President Yudhoyono is concerned, however, to ensure the effective presence abroad of the newly created body for the safety of TKIs. He notes that there are at least 200 TKI, who are domestic workers in Saudi Arabia, China, Singapore and Malaysia, subject to charges involving the death penalty. “20% of them – he said yesterday – are involved in murder cases, while others in case of narcotic drugs or sexual abuse.” “The Task Force for the TKI should provide them legal assistance and take all steps to minimize the possibility of death sentence.” “We must ensure that any death sentence is transmuted to life imprisonment.”

Minister Muhaimin Iskandar noted however, that the legal protection abroad is only one problem with TKI to discuss with Riyadh. It is also necessary to mention the minimum monthly wage, which Jakarta has asked be raised to at least 11 thousand reais (around 3 thousand dollars), however, this has met with objections.

5 thoughts on “No worries, the Sowdies apologized and said that "such a thing wouldn't happen again."”

  1. The slow conquest of Canada continues… one cafeteria at a time:

    [A North York public school has opened up its cafeteria to allow a Muslim religious leader to lead weekly prayer services for up to 400 Islamic students.]

    * It is a safety issue – can’t have kids absenting themselves to go the mosque

    [“It is a safety issue,” she said on Thursday. “Students were leaving for the mosque during the day and some weren’t returning.”]

    * The “community” is ecstatic at dhimmifying another school

    [“The community is ecstatic that their children can stay in school and pray,” Schwartz said. “The parents of the students involved in the services had to sign consent forms.”]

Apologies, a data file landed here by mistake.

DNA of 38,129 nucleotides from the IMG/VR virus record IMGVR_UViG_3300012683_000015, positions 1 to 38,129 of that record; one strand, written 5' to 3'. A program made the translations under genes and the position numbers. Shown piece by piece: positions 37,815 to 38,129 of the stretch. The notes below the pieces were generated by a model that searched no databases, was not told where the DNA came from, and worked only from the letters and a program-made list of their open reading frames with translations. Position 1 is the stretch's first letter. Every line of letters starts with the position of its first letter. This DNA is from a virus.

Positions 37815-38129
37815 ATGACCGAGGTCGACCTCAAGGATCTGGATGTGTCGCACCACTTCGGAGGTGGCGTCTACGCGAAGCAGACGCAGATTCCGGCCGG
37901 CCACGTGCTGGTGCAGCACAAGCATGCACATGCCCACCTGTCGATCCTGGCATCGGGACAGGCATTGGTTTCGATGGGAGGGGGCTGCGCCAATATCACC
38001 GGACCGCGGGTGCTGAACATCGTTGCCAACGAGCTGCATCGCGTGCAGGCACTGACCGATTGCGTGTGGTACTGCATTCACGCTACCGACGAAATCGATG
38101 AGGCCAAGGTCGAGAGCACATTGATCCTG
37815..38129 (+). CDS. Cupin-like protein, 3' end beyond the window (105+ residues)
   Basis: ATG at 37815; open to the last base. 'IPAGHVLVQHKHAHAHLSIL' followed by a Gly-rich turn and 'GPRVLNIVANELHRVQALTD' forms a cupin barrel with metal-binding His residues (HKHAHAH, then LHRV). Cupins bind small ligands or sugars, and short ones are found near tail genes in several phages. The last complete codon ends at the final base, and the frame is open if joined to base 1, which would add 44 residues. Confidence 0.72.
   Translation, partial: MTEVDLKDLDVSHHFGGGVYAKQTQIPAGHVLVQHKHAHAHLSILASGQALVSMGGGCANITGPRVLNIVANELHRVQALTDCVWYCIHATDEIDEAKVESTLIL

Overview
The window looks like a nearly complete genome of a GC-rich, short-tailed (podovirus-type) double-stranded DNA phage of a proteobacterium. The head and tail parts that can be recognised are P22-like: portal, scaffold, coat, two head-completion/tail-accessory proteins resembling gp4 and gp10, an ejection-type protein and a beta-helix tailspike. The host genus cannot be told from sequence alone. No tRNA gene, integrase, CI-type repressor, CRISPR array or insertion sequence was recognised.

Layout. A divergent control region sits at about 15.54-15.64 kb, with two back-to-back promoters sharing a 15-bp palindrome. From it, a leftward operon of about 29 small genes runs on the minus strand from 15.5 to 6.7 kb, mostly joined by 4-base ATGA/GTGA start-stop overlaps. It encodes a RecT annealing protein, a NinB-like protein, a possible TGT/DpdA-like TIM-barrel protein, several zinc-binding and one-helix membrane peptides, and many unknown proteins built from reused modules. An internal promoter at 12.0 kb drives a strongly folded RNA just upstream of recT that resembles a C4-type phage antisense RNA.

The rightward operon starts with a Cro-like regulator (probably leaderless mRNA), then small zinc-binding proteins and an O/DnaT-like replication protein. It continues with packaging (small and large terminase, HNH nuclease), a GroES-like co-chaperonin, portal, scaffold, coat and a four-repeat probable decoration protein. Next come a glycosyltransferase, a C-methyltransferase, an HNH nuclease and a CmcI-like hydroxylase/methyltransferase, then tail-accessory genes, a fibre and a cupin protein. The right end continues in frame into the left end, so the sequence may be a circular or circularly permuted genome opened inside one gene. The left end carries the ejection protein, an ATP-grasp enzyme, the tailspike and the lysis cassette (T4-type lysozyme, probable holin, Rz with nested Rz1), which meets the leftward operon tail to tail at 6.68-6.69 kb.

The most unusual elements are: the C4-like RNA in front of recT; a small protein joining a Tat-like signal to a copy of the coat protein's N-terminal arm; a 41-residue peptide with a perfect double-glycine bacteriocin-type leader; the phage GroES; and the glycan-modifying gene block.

* It’s a ‘human right”

    [Area trustee Gerri Gershon said the prayers are part of the religious accommodation policy as specified in human rights legislation.]

    * muslims get exclusive use of cafeteria during preyers

    [“School administration take part preparing the cafeteria and making it into a mosque every Friday,” the man wrote by e-mail. “Only Muslims can use the cafeteria during the Islamic prayers.”]

  2. Have already pointed out to asia news from where this article originates they got their facts wrong, it is $400 a month they want. There is no such thing as reais, they mean ryal.

  3. How about: Indonesian people, try to create some value in your own country, instead of playing the Russian roulette of going to Saudi Arabia where you may or may not be killed, and not only for killing your employer after severe abuse but more often than not just for being a slave?

    Admittedly, I couldn’t watch the ‘graphic’ part of that video (having seen more than enough of graphic images to last me a lifetime of nightmares) but I assume it showed the actual beheading. I also noticed that the presenter with the posh-ish British accent was swathed in a ‘kill- the-kaffir tablecloth.’ Because let’s face it: The niiqab, tri-qab, whatever-qab and burqa are only about making a statement and a provocation, not really about being modest. Last time I was in OSLO, I saw a girl who didn’t even come up to my knee (three years old) wrapped up in this ugly head-bandage. What, an infant has to dress MODESTLY??

    Back to Saudi Arabia: We MUST cut off the lifeblood of this pre-historic nation! Every time you put petrol in your car, you’re paying for this kind of thing, the beheading of an abused slave, one of the 0.01% who fought back. Don’t give them any more money. They use it only for evil.

  4. Hard to separate the whole thing into sections. It’s still the same customs, the same book, the same barbary

    An Afghani couple in their 40’s are being extradited from Sweden, for life, after killing a 21 year old man with a baseball bat, and scalping and hacking him with a knife. The woman took her kitchen part by boiling the oil for scalding the young Abbas during the night of 16 November 2005. Abbas had shown interest in their daughter Zara (16).

    The verdict from the Göta court